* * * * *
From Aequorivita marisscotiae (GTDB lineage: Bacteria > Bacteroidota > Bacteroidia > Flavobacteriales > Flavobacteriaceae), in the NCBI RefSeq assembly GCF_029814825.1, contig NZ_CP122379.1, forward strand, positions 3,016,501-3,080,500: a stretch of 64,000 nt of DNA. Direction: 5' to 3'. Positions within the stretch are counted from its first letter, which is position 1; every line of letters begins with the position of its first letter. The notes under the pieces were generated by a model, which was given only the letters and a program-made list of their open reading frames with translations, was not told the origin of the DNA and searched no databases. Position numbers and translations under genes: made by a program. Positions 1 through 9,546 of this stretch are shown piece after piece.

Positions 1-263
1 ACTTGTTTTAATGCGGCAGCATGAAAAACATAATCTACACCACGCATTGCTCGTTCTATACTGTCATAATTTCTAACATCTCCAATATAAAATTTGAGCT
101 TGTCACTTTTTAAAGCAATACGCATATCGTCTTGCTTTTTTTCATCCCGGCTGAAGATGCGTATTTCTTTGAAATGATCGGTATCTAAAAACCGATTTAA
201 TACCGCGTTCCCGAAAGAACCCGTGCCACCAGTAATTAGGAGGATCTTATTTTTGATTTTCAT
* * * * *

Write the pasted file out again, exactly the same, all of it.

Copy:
From Aequorivita marisscotiae (GTDB lineage: Bacteria > Bacteroidota > Bacteroidia > Flavobacteriales > Flavobacteriaceae), in the NCBI RefSeq assembly GCF_029814825.1, contig NZ_CP122379.1, forward strand, positions 3,016,501-3,080,500: a stretch of 64,000 nt of DNA. Direction: 5' to 3'. Positions within the stretch are counted from its first letter, which is position 1; every line of letters begins with the position of its first letter. The notes under the pieces were generated by a model, which was given only the letters and a program-made list of their open reading frames with translations, was not told the origin of the DNA and searched no databases. Position numbers and translations under genes: made by a program. Positions 1 through 9,546 of this stretch are shown piece after piece.

Positions 1-263
1 ACTTGTTTTAATGCGGCAGCATGAAAAACATAATCTACACCACGCATTGCTCGTTCTATACTGTCATAATTTCTAACATCTCCAATATAAAATTTGAGCT
101 TGTCACTTTTTAAAGCAATACGCATATCGTCTTGCTTTTTTTCATCCCGGCTGAAGATGCGTATTTCTTTGAAATGATCGGTATCTAAAAACCGATTTAA
201 TACCGCGTTCCCGAAAGAACCCGTGCCACCAGTAATTAGGAGGATCTTATTTTTGATTTTCAT